LONDON: Vodafone Group Plc plans to carve out its phone towers into a new business and consider an initial public offering or minority stake sale to lower debt.
The shares rose as much as 8.5% in early London trading after the carrier announced plans to separate Europe’s largest towers portfolio by May 2020. The business will consist of 61,700 masts in 10 countries, Vodafone said in a statement alongside financial results that beat expectations.
The move comes out of a review started last year by Nick Read shortly after he became chief executive officer to consider how to raise money from infrastructure to reduce leverage and help the cash-constrained carrier fund the rollout of fifth-generation mobile services.
Since then, Read has been pursuing tower-sharing with rivals and overhauling existing deals, including with Telefonica’s O2 in the UK and Telecom Italia SpA’s Inwit SpA. Vodafone also said it’s received several offers for tower assets in recent months.
“‘We are moving very quickly. It’s one of the things that I prioritised coming into the role,” Read said on a call with journalists.
Vodafone joins European carriers including Altice Europe NV and Iliad SA in taking advantage of rising demand for telecom infrastructure from private equity funds flush with cash.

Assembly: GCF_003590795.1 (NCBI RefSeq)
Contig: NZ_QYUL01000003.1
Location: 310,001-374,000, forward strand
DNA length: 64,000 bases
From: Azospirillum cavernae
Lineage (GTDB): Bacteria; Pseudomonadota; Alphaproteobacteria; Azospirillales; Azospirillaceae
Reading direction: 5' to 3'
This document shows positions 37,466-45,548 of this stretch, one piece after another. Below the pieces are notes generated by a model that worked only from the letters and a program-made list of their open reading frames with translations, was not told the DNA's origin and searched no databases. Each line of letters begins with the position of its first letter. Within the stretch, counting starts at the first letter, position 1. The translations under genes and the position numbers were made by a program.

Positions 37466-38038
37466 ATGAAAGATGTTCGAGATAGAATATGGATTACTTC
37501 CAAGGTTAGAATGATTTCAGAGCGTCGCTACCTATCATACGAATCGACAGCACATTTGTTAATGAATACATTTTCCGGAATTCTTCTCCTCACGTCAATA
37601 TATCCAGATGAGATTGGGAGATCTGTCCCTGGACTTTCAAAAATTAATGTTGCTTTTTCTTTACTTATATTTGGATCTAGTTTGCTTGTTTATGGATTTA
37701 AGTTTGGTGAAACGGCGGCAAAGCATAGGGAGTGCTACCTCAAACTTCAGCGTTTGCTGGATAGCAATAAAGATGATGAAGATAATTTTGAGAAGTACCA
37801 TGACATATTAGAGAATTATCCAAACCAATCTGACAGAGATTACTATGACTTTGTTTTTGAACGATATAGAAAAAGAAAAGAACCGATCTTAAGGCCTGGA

Telecom infrastructure businesses that are separate from their phone-carrier customers command richer valuations, because they have steady income streams that are insulated from the underlying consumer. Boston-based American Tower Corp, with a market value of US$91bil, trades at a price-to-earnings multiple of 67, according to data compiled by Bloomberg, compared with 22 for Vodafone.
Shares of China Tower Corp, the state-owned wireless infrastructure owner, have surged 63% since the company raised US$6.9bil in an IPO last year. China Tower was formed by combining tower assets of China Mobile Ltd, China Unicom Hong Kong Ltd and China Telecom Corp in 2015 as part of a broader plan to reform the nation’s state-dominated wireless industry.
TowerCo, as Vodafone is calling the unit for now, would have annual revenue of ?1.7bil (US$1.9bil) and earnings before interest, taxes, depreciation and amortisation of about ?900mil.
That could imply an enterprise value of ?16bil, depending on the company’s structure, according to James Ratzer, an analyst New Street Research in London.
“These tower companies at the moment, given there’s an insatiable appetite for yield assets, can trade anywhere from 18 to 21 times Ebitda, so these assets trade on high high multiples at the moment where you have strong anchor tenant agreements,” Ratzer said.
Vodafone announced the tower plans alongside fiscal first-quarter financial results that beat analysts’ estimates, as the company benefited from pricing changes in Italy and slowed customer losses. Organic service revenue fell 0.2%, compared with the average analyst estimate for a decline of 0.6%, according to a company-compiled consensus.
Read said the company is now at a “turning point” with regards to its service revenue, implying growth could be around the corner. — Bloomberg.
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